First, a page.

We definitely got a bit of respite through the wonderful Lies of P, but for the most part, blacks, greys, and browns make up the vast amount of color palettes throughout the Souls-like genre. Enotria turns this trend on its head, being genuinely one of the most vibrant 3D adventure games I've played in a long time. Even the costumes that you and your enemies find themselves wearing are gorgeously stylized, based entirely on Renaissance-era Southern Itlay. I found myself at multiple points in the demo just finding a high ledge and enjoying my surroundings, breathing in the colors. As much as I enjoy the gloomy atmosphere of a game like Bloodborne, it's not hard to argue that the genre's niche look can become dull after a few games. Enotria: The Last Song's environments truly do feel like a breath of fresh air, and they're wonderful to behold.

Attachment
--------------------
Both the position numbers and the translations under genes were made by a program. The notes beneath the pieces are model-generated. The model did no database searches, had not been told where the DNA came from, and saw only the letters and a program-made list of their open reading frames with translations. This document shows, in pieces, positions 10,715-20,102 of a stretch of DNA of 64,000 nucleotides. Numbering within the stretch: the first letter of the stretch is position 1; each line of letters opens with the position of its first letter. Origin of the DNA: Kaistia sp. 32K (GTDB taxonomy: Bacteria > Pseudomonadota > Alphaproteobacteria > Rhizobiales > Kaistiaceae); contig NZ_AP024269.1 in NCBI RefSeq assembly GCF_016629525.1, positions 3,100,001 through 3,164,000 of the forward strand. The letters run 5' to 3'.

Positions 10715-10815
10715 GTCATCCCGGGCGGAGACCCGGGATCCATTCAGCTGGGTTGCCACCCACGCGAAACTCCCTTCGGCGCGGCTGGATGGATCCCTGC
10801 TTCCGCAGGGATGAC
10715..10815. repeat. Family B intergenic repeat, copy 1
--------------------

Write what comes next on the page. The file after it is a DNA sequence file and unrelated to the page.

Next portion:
Source: Steam.

Frankly, that wouldn't mean much if the game wasn't fun to play. I'm happy to report that it tries to innovate in that department as well, and I believe this is achieved successfully. The majority of the combat is going to feel very comfortable to Souls-like veterans. Attacks are slow, with massive animations accompanying them; enemies hit HARD and relentlessly so dodging and parrying are a must; strategic healing and item usage can turn the tide or force a failure, and attack pattern recognition is imperative to winning an encounter. It does all of these things exceptionally well; gameplay is smooth, hitboxes are fair and balanced, and it has just the right amount of devastating difficulty.